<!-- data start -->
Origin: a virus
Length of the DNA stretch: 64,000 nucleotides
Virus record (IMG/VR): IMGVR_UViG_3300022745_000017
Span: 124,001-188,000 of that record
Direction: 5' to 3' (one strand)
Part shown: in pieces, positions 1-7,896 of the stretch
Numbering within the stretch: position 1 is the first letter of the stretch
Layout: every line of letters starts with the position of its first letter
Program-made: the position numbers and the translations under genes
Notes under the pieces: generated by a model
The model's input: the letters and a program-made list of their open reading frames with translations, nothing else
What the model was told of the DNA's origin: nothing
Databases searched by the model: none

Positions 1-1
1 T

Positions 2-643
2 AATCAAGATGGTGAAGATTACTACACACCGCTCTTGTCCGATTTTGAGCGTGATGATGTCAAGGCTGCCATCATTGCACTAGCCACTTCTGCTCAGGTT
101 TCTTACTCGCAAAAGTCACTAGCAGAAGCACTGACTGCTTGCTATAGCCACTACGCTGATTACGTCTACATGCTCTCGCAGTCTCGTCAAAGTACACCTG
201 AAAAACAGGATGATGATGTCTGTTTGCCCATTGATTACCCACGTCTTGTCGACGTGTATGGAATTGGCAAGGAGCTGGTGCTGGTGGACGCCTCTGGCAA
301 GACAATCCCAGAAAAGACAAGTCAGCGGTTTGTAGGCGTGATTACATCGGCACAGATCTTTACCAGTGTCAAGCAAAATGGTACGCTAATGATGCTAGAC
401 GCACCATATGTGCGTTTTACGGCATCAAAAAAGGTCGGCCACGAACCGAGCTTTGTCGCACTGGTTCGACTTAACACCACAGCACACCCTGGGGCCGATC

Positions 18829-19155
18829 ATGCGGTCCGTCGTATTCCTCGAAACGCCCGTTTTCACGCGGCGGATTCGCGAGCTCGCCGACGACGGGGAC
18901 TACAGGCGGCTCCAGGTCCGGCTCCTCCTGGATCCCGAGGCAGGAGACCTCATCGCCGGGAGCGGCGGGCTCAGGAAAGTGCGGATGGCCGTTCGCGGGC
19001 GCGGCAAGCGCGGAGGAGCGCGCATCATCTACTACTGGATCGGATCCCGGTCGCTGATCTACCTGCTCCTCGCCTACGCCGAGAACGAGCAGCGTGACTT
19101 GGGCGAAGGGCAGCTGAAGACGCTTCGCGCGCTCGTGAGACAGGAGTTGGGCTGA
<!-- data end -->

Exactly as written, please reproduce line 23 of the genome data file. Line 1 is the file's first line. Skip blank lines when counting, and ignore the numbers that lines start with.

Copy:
18829 ATGCGGTCCGTCGTATTCCTCGAAACGCCCGTTTTCACGCGGCGGATTCGCGAGCTCGCCGACGACGGGGAC